The Lord Nelson Hotel, in the centre of Nelson, was the venue for Masonic meetings in the early 1920′s, and it was there on the 15th May 1924, that four brethren of The Queens Jubilee Lodge 2193 sat down to discuss the rise in interest in freemasonry which had resulted in long waiting lists for the two existing lodges, Queens Jubilee and Marsden 3978. Bro. James Chew, Bro. Arthur Bennett, Bro. John Leedham and Bro. Sam Brown agreed that the formation of a new lodge was necessary and they set in motion the train of events leading to the consecration of Pendle Lodge on the 20th March, 1925.
They moved quickly and at a meeting a week later, on the 21st May, 1924, invited W.Bro. James Jackson to be the first Worship Master and W.Bro. Thomas Fryer to be Senior Warden. The expertise of W.Bro. A.W. Jackson as Secretary was sought. At this meeting also two names for the new lodge were suggested: ”Nelson” and “Pendle”, and it was proposed that the lodge meet every second Thursday of the month (recessing for June, July and August). Queens Jubilee thus became our parent or Mother lodge and other brethren quickly joined those previously mentioned who were incorporated into a proposed list of officers for the new lodge.
On the 29th May, 1924, a list of founder members was drawn up and various fees decided upon, together with the Bye Laws. The subscription was to be two guineas.
At the next meeting on 12th June, 1924, arrangements were made for various brethren to see to designs for a lodge circular and a founder’s jewel; these were submitted and approved at subsequent meetings. The name of “Pendle” was chosen. A petition was forwarded to Grand Lodge in October and on January 15th, 1925, the Warrant was ready; Pendle Lodge No. 4703 on the register of the Grand Lodge of England. Each Brother taking office in the new lodge purchased and presented to the Lodge the jewel of his office. (which are still in use to this day). The Consecration was held on the 20th March, 1925 and Pendle Lodge has met continually since then, with the exception of September 1939 when war was declared. Installations are held in November. The Lodge meeting was held in the Lord Nelson Hotel and continued to grow even during the war years when meetings were sometimes interrupted by air raid warnings. Social functions were, however, cancelled.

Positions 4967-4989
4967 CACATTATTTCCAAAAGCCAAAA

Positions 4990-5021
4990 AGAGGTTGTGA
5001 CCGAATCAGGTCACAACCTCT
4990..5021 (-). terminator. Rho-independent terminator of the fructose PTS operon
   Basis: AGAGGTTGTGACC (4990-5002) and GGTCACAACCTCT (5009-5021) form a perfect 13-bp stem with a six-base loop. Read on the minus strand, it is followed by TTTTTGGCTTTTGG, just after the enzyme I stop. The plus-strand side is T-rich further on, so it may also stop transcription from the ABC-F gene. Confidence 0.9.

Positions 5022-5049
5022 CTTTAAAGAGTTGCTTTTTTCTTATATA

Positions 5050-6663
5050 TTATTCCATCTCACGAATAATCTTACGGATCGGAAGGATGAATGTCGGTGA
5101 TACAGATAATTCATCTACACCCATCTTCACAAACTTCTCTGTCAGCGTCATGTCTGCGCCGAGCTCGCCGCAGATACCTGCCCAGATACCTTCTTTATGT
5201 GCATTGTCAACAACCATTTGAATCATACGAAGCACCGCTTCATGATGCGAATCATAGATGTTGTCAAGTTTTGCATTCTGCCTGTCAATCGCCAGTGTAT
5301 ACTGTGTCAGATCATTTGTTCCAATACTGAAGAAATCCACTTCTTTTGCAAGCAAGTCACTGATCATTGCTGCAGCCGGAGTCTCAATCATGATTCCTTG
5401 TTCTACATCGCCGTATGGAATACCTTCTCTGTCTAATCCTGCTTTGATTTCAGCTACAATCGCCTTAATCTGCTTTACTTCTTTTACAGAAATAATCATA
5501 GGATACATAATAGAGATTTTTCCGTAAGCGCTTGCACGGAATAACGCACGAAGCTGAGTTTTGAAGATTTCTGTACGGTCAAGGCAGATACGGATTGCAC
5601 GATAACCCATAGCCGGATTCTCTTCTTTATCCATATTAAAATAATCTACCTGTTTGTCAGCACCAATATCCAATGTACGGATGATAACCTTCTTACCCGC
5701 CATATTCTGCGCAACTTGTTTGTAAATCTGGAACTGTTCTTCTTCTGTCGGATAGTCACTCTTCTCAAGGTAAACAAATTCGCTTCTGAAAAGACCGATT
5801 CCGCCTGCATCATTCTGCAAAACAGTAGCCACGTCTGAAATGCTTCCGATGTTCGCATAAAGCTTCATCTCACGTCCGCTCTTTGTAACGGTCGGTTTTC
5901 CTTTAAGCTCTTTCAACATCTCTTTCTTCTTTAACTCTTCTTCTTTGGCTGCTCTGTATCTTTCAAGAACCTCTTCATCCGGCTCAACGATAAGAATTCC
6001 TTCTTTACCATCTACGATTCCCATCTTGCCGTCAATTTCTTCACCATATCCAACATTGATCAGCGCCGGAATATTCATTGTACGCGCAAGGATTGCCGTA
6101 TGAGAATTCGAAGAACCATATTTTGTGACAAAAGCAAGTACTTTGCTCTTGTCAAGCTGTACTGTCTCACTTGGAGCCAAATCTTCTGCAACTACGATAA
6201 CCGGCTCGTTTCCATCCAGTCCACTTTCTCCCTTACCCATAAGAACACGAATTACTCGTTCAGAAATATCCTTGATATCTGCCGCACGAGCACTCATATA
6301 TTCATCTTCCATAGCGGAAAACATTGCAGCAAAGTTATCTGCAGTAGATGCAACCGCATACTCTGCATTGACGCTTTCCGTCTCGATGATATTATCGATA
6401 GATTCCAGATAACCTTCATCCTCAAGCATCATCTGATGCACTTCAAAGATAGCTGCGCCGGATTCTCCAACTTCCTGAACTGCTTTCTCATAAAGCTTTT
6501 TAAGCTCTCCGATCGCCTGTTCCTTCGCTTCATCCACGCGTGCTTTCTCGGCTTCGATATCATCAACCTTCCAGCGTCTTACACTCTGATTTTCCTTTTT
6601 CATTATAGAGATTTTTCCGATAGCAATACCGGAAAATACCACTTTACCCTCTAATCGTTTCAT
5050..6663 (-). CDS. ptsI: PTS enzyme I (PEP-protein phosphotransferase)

After the war brethren began to work towards establishing a Masonic Hall in Nelson and on 4th March, 1947, the Nelson Masonic Hall Co. Ltd., was formed from representatives of the Nelson Lodges. After one unsuccessful venture W.Bro. A Rodgers, then secretary to the Masonic Hall Company, was largely responsible for acquiring the building in Bradshaw Street. When the building was consecrated as a Masonic Temple about three hundred Freemasons dined in celebration at the Imperial Ballroom.
In 1947 a Social Committee was formed, increasing occasions for social enjoyment and raising money for Charity. This work still continues and todays committee carries on the good work sustaining the fellowship of the lodge.
The 25th Anniversary of Consecration was celebrated in 1950 and mementoes of this occasion included an engraved glass and a booklet, some of which, together with those of the 50th Anniversary, still survive and are treasured. Membership of the Lodge increased and the Lodge had a long waiting list throughout the 50′s and 60′s, some candidates waiting more than five years for admission. W.Bro. Edgar Morphet, P.P.J.G.W., was initiated in 1953, followed by W.Bro. Jack Starkie P.P.G.Swd.B., in 1955. They, together with W.Bro Albert Hey P.P.J.G.W., formed a triumvirate which contributed greatly to the work of the lodge in recent times, and occupied many offices most effectively. During this period the Lodge was well served by dedicated members whose many years in office laid the foundations for the excellent reputation enjoyed by the Pendle Lodge to this day. W.Bro. L.G. Boden P.P.G.Sp.Wks. was an eminent mason and Director of Ceremonies, and W.Bro. J.Heyworth P.P.A.G.St.B. and Bro. F. Astin served as Treasurer and Secretary respectively for sixteen years. Bro. Tommy Mandon was Charity Representative for seventeen years.